Day 5 - environment variables

Environment variables are a set of dynamic named values that can affect the way running processes will behave on a computer.

That's Wikipedia. Let's read it again. Dynamic - because they can change. Named - because like any other variables, they have names. Affect processes - this is the most important part. Environment variables tell the program in what context it is running - what's the current language, where is user's home directory etc. They can also store configuration for the process. For example, a popular cloud hosting platform (Heroku) exposes configuration values to the app as environment variables.

Standard library

The simplest way to access environment variables from Rust is to use the built-in std::env module. It exposes a few useful functions, such as vars() which returns an iterator over all environment variables. In the example below we're using var() to read current language setting.

use std::env;

fn main() {
    match env::var("LANG") {
        Ok(lang) => println!("Language code: {}", lang),
        Err(e) => println!("Couldn't read LANG ({})", e),
$ cargo run
Language code: pl_PL.UTF-8


envy is a small crate that uses serde to automatically deserialize process environment into a Rust struct.


extern crate envy;

extern crate serde_derive;

#[derive(Deserialize, Debug)]
struct Environment {
    lang: String,

match envy::from_env::<Environment>() {
    Ok(environment) => println!("Language code: {}", environment.lang),
    Err(e) => println!("Couldn't read LANG ({})", e),

envy normalizes variable names to lower case, so LANG becomes lang attribute of the struct. But because it's just serde, we can use serde attributes to control renames. Another thing worth noting is serialize_with attribute. For example if we had a comma-separated list in an environment variable, we could deserialize it to a Vec with something similar to the code in this issue on GitHub.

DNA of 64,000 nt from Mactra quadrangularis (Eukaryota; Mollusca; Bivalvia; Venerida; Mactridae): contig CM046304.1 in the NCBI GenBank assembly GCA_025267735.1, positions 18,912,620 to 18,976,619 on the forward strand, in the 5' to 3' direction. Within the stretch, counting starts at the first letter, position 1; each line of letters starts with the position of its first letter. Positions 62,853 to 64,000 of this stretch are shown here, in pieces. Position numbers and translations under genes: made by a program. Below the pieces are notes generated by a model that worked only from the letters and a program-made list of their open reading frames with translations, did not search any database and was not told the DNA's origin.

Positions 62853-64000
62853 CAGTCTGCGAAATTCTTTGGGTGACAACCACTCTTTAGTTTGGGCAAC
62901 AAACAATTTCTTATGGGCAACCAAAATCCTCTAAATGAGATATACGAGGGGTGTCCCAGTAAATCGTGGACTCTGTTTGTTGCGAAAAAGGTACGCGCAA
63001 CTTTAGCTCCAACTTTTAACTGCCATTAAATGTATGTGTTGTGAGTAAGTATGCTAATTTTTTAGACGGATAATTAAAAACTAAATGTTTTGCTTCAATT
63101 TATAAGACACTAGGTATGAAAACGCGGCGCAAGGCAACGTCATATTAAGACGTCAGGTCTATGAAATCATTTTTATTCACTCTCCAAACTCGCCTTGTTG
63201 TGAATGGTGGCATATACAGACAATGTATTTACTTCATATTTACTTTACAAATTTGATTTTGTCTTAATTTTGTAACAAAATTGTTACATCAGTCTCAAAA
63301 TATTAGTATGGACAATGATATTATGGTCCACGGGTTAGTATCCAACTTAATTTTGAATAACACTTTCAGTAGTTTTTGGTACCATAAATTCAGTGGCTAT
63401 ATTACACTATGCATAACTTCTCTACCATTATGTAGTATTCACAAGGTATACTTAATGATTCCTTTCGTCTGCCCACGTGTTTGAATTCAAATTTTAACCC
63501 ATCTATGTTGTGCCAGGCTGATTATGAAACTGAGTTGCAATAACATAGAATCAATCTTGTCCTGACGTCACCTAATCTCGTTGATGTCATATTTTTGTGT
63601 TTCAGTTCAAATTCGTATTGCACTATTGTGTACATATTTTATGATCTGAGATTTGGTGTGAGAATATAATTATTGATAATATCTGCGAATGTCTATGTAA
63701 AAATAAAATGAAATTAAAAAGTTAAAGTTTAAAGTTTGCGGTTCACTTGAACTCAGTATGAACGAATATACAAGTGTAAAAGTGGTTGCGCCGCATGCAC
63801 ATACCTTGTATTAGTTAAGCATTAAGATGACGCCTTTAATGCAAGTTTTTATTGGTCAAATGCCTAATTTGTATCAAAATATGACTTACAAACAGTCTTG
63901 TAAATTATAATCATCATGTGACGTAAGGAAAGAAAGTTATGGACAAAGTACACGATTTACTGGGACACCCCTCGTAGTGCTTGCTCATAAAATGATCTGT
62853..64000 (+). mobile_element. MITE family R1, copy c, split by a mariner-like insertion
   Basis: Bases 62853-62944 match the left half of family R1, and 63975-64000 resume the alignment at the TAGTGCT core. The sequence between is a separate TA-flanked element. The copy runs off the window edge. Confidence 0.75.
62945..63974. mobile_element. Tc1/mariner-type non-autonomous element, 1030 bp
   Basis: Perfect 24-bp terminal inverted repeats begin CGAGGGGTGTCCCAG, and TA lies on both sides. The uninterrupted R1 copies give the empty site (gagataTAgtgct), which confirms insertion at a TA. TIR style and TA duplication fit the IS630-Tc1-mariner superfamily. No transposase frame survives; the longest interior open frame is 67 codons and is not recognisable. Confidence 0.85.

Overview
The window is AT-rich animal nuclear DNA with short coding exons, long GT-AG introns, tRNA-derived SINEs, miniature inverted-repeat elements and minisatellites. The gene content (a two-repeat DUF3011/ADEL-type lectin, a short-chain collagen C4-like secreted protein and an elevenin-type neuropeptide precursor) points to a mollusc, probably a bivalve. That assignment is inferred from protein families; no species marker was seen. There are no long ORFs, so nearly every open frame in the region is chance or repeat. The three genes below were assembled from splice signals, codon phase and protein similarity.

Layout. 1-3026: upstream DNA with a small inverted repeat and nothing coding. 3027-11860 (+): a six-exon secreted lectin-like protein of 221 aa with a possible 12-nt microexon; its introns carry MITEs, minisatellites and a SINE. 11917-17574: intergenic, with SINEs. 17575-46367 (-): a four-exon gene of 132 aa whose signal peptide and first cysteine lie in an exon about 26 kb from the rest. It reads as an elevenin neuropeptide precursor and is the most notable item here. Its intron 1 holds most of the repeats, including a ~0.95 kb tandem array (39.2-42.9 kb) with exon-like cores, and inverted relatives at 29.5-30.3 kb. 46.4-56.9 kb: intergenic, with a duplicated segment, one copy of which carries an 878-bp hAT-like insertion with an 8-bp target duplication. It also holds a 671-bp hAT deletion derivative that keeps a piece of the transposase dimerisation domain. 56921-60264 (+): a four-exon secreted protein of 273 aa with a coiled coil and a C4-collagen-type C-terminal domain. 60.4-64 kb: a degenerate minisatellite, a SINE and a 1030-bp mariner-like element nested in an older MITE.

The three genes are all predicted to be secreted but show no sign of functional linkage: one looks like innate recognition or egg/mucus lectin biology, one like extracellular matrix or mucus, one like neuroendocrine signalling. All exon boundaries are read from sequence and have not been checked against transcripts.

Sometimes we don't want to export a lot of environment variables manually. We could write a shell script that wraps our application... or we can use dotenv. Dotenv is a convention to put environment variables in a .env file. There are libraries to read .env in Ruby, Python, PHP and a few other languages, but here we're interested in the dotenv crate.

The dotenv::dotenv() function does one simple thing: it sets environment variables based on .env file contents. If we have a .env file like this:


We can now read these from our Rust program like any other environment variables.

extern crate dotenv;

dotenv::dotenv().expect("Failed to read .env file");
println!("Email backend: {}",
         env::var("EMAIL_BACKEND").expect("EMAIL_BACKEND not found"));

Even better - we can combine dotenv with envy and read our configuration stored in the .env file into a Rust struct.

#[derive(Deserialize, Debug)]
struct MailerConfig {
    email_backend: String,
    email_from: String,

dotenv::dotenv().expect("Failed to read .env file");
match envy::from_env::<MailerConfig>() {
    Ok(config) => println!("{:?}", config),
    Err(e) => println!("Couldn't read mailer config ({})", e),
$ cargo run
MailerConfig { email_backend: "smtp", email_from: "root@localhost" }

Further reading